LONG BEACH, MS (WLOX) - Hundreds of Long Beach Middle School students flew to the moon and walked on Mars Thursday. For the first time, the Center for Mathematics and Science Education at Ole Miss brought its portable planetarium to a South Mississippi school. It was an experience that's out of this world.
Groups of seventh graders left their classrooms and stepped right into the center of the universe.
"This is a mobile planetarium that allows us to bring this experience to students in a way that immerses them in astronomy, in earth and space science in a way a textbook just can't do," said Ole Miss Graduate Fellow Whitney Jackson.
Inside the dark 16-foot-high dome, a projector cast different images on the entire canvas, from how to sun rises and sets to galaxies far, far away. The speeded-up scenes made students feel like an astronaut.
"We're going to fly very close to the moon, but we're not going to crash," Jackson told them.
"When they were showing the moon and it was spinning around and getting closer, I got really dizzy and nauseous," said 7th grader Michael Chan.
"There was like air and stuff and it felt like you were in space, like you were actually observing everything, Mars, Earth, the sun," said 7th grader Avija Olds.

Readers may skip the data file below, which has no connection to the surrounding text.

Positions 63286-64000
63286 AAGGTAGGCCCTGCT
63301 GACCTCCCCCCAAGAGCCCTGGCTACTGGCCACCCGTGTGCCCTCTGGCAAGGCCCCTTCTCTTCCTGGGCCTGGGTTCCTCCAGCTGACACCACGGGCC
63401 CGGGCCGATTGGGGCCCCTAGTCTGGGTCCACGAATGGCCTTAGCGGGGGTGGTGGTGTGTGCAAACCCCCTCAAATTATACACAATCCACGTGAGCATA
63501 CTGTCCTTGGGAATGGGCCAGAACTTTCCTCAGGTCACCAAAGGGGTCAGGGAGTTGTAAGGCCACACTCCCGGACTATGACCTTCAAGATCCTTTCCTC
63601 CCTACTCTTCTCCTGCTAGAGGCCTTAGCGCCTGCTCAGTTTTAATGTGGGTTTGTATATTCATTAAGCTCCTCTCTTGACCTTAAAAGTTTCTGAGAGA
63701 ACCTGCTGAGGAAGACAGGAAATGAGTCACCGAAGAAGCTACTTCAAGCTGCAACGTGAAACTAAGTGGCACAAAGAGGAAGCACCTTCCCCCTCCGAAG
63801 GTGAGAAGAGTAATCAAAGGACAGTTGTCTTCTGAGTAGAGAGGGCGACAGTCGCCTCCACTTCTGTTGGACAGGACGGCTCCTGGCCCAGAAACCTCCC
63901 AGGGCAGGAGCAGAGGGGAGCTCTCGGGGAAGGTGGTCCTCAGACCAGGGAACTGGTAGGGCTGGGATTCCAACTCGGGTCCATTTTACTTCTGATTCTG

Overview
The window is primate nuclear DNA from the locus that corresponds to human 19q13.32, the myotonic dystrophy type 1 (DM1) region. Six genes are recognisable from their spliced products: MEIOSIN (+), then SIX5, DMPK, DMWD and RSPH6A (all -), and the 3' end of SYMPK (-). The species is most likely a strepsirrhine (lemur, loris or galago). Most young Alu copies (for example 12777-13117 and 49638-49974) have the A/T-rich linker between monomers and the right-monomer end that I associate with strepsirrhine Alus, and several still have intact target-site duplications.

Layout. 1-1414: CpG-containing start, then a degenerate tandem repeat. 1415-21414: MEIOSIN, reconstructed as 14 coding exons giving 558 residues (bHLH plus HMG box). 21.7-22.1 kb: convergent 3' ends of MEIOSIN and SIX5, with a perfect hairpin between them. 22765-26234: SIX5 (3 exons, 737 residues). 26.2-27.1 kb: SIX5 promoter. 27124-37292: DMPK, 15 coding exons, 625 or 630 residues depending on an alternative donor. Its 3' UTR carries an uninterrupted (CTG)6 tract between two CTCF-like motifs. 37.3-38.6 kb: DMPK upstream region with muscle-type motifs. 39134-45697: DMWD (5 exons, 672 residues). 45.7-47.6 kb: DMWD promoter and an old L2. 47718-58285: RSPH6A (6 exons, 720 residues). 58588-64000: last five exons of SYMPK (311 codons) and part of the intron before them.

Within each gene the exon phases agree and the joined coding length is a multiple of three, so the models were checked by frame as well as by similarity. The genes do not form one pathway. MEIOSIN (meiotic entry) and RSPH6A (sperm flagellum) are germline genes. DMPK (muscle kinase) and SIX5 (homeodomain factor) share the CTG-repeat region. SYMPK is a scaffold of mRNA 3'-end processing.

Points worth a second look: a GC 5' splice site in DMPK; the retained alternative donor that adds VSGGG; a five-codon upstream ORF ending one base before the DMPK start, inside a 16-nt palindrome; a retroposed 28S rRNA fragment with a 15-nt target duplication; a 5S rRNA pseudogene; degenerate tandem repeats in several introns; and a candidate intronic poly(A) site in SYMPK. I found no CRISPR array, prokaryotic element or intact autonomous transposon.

"Just to finally see what's on the surface of Mars, that was really cool," said 7th grader Marty Moore. "It felt like you're actually on the planet. I was an alien and it felt like we were in the galaxy exploring like Buzz Lightyear does."
The trip to space wrapped up a week of activities on Astronomy. Students have been focusing on four lessons: A walking model of the Solar System, the movement of planets, a Mission to Mars game, and comparing satellite images of the Red Planet and Earth.
Students seemed to enjoy the planetarium experience the most.
"When you can allow the students to sit and watch the sunset and watch the stars come out one at a time, and see the night sky in a way that they can't be distracted by anything else, I do believe that makes them appreciate the world around them," said Jackson.
"Who doesn't want to go up and see the beauty of space, all the stars, all the planets, and watch them rotate around? It's amazing," said Marty.
Since the beginning of the year, the Starlab planetarium has visited a school every week, mainly in north Mississippi.